Algalita Marine Research Blog

North Atlantic Gyre: Sea Blog 01

Posted by: Algalita Admin

Posted on January 11, 2010

Three days into our expedition. Blue skies, light winds, and relatively calm seas. We’re motoring along at 2 knots, painstakingly slow for a sailor, but perfect speed for collecting surface samples of plastic pollution. So far we’ve collected five – every one contained plastic fragments, film, line, and pre-production pellets. Small quantities, and small particles, but present nonetheless.

We left the St. Thomas yacht harbor on Friday afternoon, after several days of prepping, stowing, running errands, and squeezing in last emails while the rest of the crew arrived- nine total. Besides Marcus and me, there is Ivan Martinetti from BlueTurtle our title sponsor; Jon Howard- “JT” from Ecousable also sponsors of JUNKraft and JUNKride; Leslie Moyer, an activist and supporter from San Francisco; Stiv Wilson, CEO and editor of Wend Magazine and a phenomenal chef; Steve Amato-Salvatierra, the Sea Dragon’s intern, fresh out of high school and sailing around the world before college; and our skipper and first mate from the UK- Clive Crosby and John Wright, both exceptional sailors and exceptionally patient men.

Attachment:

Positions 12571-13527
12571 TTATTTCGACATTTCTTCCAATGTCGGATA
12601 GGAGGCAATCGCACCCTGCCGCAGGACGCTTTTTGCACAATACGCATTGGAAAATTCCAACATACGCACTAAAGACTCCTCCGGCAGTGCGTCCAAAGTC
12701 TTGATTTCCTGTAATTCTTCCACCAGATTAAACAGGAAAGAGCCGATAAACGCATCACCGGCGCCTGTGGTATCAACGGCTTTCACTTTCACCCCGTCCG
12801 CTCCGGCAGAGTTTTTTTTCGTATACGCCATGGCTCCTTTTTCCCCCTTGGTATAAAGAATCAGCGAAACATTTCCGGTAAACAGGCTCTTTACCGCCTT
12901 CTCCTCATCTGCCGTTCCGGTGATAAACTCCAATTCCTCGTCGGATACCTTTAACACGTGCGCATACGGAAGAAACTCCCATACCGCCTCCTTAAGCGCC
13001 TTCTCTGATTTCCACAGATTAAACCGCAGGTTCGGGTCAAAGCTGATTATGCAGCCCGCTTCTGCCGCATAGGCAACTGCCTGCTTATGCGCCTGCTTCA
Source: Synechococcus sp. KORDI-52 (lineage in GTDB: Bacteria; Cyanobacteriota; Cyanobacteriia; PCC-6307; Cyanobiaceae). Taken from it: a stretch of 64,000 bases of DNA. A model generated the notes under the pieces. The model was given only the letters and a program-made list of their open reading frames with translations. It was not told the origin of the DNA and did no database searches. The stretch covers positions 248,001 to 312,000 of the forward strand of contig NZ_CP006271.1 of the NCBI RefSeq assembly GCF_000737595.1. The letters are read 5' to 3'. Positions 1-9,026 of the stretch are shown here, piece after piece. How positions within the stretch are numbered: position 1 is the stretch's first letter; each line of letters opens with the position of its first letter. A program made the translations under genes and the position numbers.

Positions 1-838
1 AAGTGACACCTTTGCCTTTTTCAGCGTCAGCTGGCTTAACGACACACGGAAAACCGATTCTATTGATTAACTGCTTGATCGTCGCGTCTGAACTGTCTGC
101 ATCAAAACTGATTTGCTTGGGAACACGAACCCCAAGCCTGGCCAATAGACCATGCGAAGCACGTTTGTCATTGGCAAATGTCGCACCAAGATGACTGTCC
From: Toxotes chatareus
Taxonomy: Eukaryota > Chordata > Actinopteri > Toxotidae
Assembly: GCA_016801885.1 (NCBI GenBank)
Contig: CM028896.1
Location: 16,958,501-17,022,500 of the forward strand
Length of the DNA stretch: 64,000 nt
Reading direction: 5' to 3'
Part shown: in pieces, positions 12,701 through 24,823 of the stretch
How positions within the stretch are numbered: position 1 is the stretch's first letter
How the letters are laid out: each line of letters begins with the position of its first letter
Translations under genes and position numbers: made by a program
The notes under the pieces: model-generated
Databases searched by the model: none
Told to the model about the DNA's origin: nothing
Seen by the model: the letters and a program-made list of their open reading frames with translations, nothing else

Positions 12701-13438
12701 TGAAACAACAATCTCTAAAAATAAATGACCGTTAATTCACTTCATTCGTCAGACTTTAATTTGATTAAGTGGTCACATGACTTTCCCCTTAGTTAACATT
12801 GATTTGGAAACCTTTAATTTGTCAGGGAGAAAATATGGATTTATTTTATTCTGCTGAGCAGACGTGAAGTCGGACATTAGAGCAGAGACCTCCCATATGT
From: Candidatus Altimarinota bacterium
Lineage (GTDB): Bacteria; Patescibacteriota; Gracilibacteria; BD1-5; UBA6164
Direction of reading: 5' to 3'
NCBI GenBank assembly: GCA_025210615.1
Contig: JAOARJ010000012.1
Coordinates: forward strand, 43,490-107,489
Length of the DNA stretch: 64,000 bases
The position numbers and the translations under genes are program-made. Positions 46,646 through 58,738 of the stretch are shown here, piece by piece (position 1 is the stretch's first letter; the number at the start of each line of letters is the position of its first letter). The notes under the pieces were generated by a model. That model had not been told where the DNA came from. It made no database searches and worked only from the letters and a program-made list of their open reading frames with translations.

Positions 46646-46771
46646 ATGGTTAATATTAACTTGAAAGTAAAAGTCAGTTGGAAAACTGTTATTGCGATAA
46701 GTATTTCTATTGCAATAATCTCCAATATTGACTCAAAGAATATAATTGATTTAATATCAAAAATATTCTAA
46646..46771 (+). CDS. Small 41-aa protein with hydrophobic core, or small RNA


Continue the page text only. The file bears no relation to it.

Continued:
Already, the busy yacht harbor bustling with tourists and horizon-blocking cruise liners seems far away – our only view now is 360 degrees of Caribbean blue.

After the first evenings wave of seasickness bouts – from mild nausea to hanging over the side of the boat – we’re now settling into a routine: sleep, cook, trawl, eat, clean, trawl, sleep, trawl, scan horizon for debris, trawl. Our goal is to collect at least 25 samples by the time we reach Bermuda in 8 days, and another 25 as we continue on, crossing the Atlantic to the Azores.